DBI/SQL Functions

Note: several of these functions refer to DATAHASH. This is simply a hash reference that has key/value pairs that correspond to those in the database's structure. Any key/value pairs that do not correspond to the structure are dropped before any SQL transactions are performed.

invoke ( QUERY )

Invokes an arbitrary QUERY on the connected database, and logs the query. If the query is successful, returns the appropriate return value (as laid out in the DBI standard); if unsuccesful, sets the error value and returns 'undef'.

(This is essentially the same as preparing and executing a query in standard DBI, with logging, checks for connections, etc.)

func ( FUNCTION )

Invokes FUNCTION on the database, using DBI-func>.

quote ( LINE [, LINE [, LINE [...]]] )
neat ( LINE, LENGTH )
neat_list ( ARRAY, LENGTH [, FIELDSEP ] )

Invokes DBI->quote, DBI->neat, and DBI->neat_list on their inputs, which are the same as the equivalent DBI functions. See their man pages for more information.

insert ( TABLE, DATAHASH [, ALLOW_ADMIN] )

Creates and executes an SQL query to insert an item into TABLE, using the data from DATAHASH. All of the KEY values must be set, and no entry must already exist that matches all of the KEYs; if either problem exists, then this function will fail. Uses invoke().

If ALLOW_ADMIN is set, then you may work with fields that are protected by the ADMIN array. (This doesn't actually work yet.)

update ( TABLE, DATAHASH, SELECTHASH [, ALLOW_ADMIN] )

Creates and executes an SQL query to update an item from TABLE, using the (new) data from DATAHASH for the updated values and the (old) data from SELECTHASH to determine which item to update. Note that the search terms won't be empty unless you specifically specify them so. Uses invoke().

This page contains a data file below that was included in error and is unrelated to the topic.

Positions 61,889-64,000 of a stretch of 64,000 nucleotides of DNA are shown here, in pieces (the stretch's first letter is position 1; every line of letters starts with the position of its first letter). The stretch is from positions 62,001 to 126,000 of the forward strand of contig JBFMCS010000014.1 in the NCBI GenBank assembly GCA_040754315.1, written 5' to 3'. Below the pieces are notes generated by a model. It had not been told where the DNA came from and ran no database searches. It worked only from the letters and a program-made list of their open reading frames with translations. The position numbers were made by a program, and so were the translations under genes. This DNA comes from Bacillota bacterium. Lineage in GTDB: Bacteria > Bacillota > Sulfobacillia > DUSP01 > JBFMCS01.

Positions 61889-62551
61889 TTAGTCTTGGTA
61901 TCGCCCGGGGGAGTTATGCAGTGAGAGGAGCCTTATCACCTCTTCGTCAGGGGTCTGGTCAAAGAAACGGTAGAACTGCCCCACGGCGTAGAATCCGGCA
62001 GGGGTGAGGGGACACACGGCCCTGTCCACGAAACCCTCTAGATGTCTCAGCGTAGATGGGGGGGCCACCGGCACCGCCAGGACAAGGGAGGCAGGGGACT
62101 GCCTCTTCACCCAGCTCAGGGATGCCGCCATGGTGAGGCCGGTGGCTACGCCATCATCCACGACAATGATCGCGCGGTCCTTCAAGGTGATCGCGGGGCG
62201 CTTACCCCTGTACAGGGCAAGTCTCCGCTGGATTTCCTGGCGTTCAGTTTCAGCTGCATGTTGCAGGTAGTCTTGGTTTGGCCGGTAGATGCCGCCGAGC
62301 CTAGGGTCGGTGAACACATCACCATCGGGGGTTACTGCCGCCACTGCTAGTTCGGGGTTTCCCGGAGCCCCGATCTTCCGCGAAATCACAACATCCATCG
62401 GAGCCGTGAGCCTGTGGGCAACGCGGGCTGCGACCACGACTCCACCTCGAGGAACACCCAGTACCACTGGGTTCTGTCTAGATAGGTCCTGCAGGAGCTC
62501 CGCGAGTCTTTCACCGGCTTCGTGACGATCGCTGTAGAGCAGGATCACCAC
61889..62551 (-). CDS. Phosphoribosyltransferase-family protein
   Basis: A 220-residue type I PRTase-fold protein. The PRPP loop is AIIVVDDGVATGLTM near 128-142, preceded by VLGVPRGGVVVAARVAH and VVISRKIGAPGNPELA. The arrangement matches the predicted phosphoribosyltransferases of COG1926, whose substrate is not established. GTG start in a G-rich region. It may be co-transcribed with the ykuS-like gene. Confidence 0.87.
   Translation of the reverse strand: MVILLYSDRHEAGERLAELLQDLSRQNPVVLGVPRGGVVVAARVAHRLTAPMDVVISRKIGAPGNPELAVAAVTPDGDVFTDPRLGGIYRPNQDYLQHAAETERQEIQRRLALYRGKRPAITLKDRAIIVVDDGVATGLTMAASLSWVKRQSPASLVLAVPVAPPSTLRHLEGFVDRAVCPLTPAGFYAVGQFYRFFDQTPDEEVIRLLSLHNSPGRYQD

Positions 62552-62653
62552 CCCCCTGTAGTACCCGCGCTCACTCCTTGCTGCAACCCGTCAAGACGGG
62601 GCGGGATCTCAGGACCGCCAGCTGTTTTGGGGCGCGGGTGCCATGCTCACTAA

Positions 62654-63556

If ALLOW_ADMIN is set, then you may work with fields that are protected by the ADMIN array. (This doesn't actually work yet.)

select ( TABLE, DATAHASH [, LIMITHASH [, OTHER]] )

Creates and executes an SQL query to select an item or items from TABLE, using the data from DATAHASH for the selection. Uses MATCHHASH to offer extra information to the select query - specifically, :

  Key     Description
  MATCH   What fields to return; defaults to '*'.
  ORDER   What order to return the fields in.  Defaults to the value of 
          order() for this database/table.  See below for more details.

OTHER adds additional text to the end of the search.

Returns a list of hash refs, each of which is one entry from the table.

Note that this does *not* use invoke(), though standard logging is still done. This is done to preserve the order that the database returned its results in.

select_multi ( TABLEHASHREF [, LIMITHASH [, OTHER]] )

Creates and executes an SQL query to select an item or items from more than one table. TABLEHASHREF is a hash reference, where the hash's keys are the tables to select from and the values are DATAHASH references (as in select()). Returns a list of hash refs, each of which is one entry from the combined tables. The keys these hash references take the form of "TABLE.ITEM".

Does *not* use invoke(), though standard logging is still done.

Note that LIMITHASH is not currently used; while the author expects to get to this at some point, it hasn't been done yet. For now, the API is better off leaving it in.

delete ( TABLE, DATAHASH )